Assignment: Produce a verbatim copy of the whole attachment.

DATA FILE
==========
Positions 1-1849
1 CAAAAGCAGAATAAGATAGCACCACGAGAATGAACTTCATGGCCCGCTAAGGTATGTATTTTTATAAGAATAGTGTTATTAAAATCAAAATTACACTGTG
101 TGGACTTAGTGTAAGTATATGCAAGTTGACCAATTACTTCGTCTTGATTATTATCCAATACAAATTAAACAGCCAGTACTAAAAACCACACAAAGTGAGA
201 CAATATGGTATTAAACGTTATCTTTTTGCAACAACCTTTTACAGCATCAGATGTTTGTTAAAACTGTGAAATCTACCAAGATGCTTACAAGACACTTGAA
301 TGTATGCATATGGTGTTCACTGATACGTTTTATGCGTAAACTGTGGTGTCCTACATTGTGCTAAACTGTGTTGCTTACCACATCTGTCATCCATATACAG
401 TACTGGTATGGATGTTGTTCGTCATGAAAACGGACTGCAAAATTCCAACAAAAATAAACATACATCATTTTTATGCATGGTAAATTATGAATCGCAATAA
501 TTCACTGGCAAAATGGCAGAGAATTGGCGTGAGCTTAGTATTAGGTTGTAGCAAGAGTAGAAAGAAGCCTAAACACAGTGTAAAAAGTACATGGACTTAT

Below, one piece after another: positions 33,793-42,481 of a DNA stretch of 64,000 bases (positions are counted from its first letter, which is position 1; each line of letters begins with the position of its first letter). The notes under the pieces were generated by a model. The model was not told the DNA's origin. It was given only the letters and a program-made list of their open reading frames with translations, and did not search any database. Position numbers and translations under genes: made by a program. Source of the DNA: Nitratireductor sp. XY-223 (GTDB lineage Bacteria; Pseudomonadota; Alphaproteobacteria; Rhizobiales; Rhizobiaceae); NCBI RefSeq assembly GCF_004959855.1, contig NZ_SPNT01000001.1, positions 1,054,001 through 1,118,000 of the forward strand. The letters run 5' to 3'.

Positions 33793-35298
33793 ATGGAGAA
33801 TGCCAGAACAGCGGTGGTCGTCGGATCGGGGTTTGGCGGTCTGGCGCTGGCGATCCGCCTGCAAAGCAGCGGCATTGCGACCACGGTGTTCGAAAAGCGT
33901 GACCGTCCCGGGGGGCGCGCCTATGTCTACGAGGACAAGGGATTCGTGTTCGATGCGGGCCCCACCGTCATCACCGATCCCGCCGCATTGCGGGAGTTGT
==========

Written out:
Positions 1-1849
1 CAAAAGCAGAATAAGATAGCACCACGAGAATGAACTTCATGGCCCGCTAAGGTATGTATTTTTATAAGAATAGTGTTATTAAAATCAAAATTACACTGTG
101 TGGACTTAGTGTAAGTATATGCAAGTTGACCAATTACTTCGTCTTGATTATTATCCAATACAAATTAAACAGCCAGTACTAAAAACCACACAAAGTGAGA
201 CAATATGGTATTAAACGTTATCTTTTTGCAACAACCTTTTACAGCATCAGATGTTTGTTAAAACTGTGAAATCTACCAAGATGCTTACAAGACACTTGAA
301 TGTATGCATATGGTGTTCACTGATACGTTTTATGCGTAAACTGTGGTGTCCTACATTGTGCTAAACTGTGTTGCTTACCACATCTGTCATCCATATACAG
401 TACTGGTATGGATGTTGTTCGTCATGAAAACGGACTGCAAAATTCCAACAAAAATAAACATACATCATTTTTATGCATGGTAAATTATGAATCGCAATAA
501 TTCACTGGCAAAATGGCAGAGAATTGGCGTGAGCTTAGTATTAGGTTGTAGCAAGAGTAGAAAGAAGCCTAAACACAGTGTAAAAAGTACATGGACTTAT

Below, one piece after another: positions 33,793-42,481 of a DNA stretch of 64,000 bases (positions are counted from its first letter, which is position 1; each line of letters begins with the position of its first letter). The notes under the pieces were generated by a model. The model was not told the DNA's origin. It was given only the letters and a program-made list of their open reading frames with translations, and did not search any database. Position numbers and translations under genes: made by a program. Source of the DNA: Nitratireductor sp. XY-223 (GTDB lineage Bacteria; Pseudomonadota; Alphaproteobacteria; Rhizobiales; Rhizobiaceae); NCBI RefSeq assembly GCF_004959855.1, contig NZ_SPNT01000001.1, positions 1,054,001 through 1,118,000 of the forward strand. The letters run 5' to 3'.

Positions 33793-35298
33793 ATGGAGAA
33801 TGCCAGAACAGCGGTGGTCGTCGGATCGGGGTTTGGCGGTCTGGCGCTGGCGATCCGCCTGCAAAGCAGCGGCATTGCGACCACGGTGTTCGAAAAGCGT
33901 GACCGTCCCGGGGGGCGCGCCTATGTCTACGAGGACAAGGGATTCGTGTTCGATGCGGGCCCCACCGTCATCACCGATCCCGCCGCATTGCGGGAGTTGT